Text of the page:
The Scoop: Web Summit CEO returns after resignation over Israel comments

Plus: Even more Boeing safety incidents; tax influencers sponsored by major companies give questionable advice.

Web Summit CEO returns

Paddy Cosgrave announced his return as CEO of Web Summit after resigning in October following comments about the Israel-Hamas war.

His remarks, made less than a week after the Hamas terrorist attack, angered many when he accused Israel of “war crimes” in social media posts. Sponsors like Microsoft and Google pulled out of the influential conference in the wake of his statements, TechCrunch reported. He apologized and resigned shortly after.

The announcement of Cosgrave’s return made no mention of the previous remarks or the outcry. Rather, they focus on the future of Web Summit.

The remarks instead focus on the future of the organization and its next evolution, referring only obliquely to the time he spent away from Web Summit.

TechCrunch reports that while Cosgrave resigned his CEO position, he kept his 80% ownership of the company. Web Summit was led briefly by Catherine Maher, but she left after a brief time to become CEO of NPR.



Why it matters: This story is proof that timing is everything.

While Cosgrave’s statements were shocking and jarring to many in the immediate aftermath of the Hamas attacks, public opinion has begun to turn in regards to Israel, especially in the wake of the killings of seven World Central Kitchen aid workers. Today, while Cosgrave might face some anger, it’s unlikely they would lead to such universal condemnation and a situation where a resignation seemed like the only viable option.

But now we’ll see how long Cosgrave’s words will follow him. Will major sponsors like Google and Microsoft return to the fold or will they continue to consider the brand toxic? It seems unlikely Cosgrove would return to the helm if he was still seen as radioactive to the largest names in the tech space. A quick of his X account shows he has not posted about Israel since October, though he remains an active political voice in Irish politics.

We don’t yet know how this situation will turn out, but the reminder for PR pros is that memories can be short and forgiveness can be long if someone delivers results. Or perhaps they’re longer than we think, and Web Summit will fade into obscurity. But often, catastrophes aren’t as bad as they seem in the moment, and given enough time, comebacks are possible.

Editor’s Top Reads:

  • This story is beginning to feel a bit like Groundhog’s Day: Yet another part has fallen off a Boeing 737 and yet another investigation is underway. The Wall Street Journal reports that an engine cover fell off during takeoff and became lodged in the wing flap. The plane landed safely and no one was injured. But even that’s only the beginning of a new batch of Boeing woes. As the WSJ reports: “Last week, a Southwest Boeing 737 flight bound for Las Vegas was canceled after an engine caught fire shortly after the plane taxied from the gate at Lubbock Preston Smith International Airport in Texas. Last month, a Southwest Boeing flight from Austin, Texas, turned around midflight after its crew reported a possible engine issue, according to the FAA.” Currently, every Boeing incident is being put under a microscope and covered by the media, even if these are routine issues that aren’t Boeing’s fault at all. It’s a difficult position, and Boeing needs to start making moves beyond that they’re investigating and looking to make changes.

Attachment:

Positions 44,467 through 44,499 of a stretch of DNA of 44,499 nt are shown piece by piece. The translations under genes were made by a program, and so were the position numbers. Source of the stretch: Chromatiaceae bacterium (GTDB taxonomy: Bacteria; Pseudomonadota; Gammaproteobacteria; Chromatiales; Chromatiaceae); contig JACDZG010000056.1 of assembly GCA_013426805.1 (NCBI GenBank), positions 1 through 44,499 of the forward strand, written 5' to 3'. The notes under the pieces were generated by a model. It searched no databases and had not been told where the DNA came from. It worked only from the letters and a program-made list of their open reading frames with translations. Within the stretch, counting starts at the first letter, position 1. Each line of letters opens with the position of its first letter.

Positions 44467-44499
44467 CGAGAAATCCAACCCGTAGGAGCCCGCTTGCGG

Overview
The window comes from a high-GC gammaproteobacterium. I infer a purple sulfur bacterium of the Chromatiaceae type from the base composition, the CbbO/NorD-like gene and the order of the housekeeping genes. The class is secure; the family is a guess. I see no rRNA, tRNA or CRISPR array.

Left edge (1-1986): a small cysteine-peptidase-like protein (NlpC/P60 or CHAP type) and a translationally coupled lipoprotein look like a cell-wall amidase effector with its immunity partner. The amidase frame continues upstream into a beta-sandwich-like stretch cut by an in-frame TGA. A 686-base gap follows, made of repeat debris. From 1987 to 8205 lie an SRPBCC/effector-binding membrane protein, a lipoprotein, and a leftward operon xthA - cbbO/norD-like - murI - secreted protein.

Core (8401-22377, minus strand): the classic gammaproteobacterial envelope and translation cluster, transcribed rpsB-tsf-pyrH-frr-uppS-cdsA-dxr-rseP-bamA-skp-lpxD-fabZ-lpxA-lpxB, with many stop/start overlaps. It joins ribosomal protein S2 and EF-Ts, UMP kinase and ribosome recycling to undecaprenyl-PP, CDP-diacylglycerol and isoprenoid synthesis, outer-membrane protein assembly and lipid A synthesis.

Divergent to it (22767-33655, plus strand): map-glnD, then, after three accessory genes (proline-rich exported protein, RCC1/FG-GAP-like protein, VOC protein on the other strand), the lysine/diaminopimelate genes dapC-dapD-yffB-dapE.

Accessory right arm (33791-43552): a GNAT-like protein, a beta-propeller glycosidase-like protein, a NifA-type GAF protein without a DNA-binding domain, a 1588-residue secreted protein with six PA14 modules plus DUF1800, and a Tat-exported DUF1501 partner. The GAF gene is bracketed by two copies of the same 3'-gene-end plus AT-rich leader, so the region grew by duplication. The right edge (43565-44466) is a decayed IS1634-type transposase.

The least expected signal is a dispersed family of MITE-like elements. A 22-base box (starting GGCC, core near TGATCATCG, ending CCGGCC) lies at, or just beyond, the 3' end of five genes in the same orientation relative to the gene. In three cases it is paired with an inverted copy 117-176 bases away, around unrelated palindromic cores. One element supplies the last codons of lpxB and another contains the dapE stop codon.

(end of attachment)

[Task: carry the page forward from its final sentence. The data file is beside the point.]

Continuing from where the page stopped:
• It’s not surprising that the tax advice on TikTok is a little sus. But it’s more surprising – and concerning – that some of the influencers spouting tax advice like “have some business meetings on vacation and write the trip off” are sponsored by big names in the space like Intuit and TaxSlayer. After the Washington Post questioned those brands about their influencer, she removed links to her TaxSlayer content, while Intuit noted that their collaboration was part of their “efforts to provide career opportunities for bookkeepers, and is not an endorsement of other content.” But it’s going to look that way for your audience. Intuit’s sponsorship seems like an endorsement. Be sure that you’re staying on top of all of the content influencers post, not just what they’re creating for you.
  • CNN reports that Meta is accused of censoring links from nonprofit newspaper the Kansas Reflector that criticized the social media giant. Meta CCO Andy Stone said the link blockages were “an error that had nothing to do with the Reflector’s recent criticism of Meta,” but later attempts to post the same content were also met with problems. This is another case of the Streisand Effect in action: Now CNN is covering the work of a small Kansas outlet. It also is a terrible look for Meta at a time when it is under intense regulatory scrutiny for censoring content, potentially furthering arguments to limit its power. Remember: It’s sometimes OK to let criticism go.

Allison Carter is editor-in-chief of PR Daily. Follow her on Twitter or LinkedIn.


One Response to “The Scoop: Web Summit CEO returns after resignation over Israel comments”

    Amy says:

    Interesting how popular opinion changes when further investigation reveals the truth. Reminiscent of the condemnation faced by Sinead O’Connor after her public outcry against the Catholic church.

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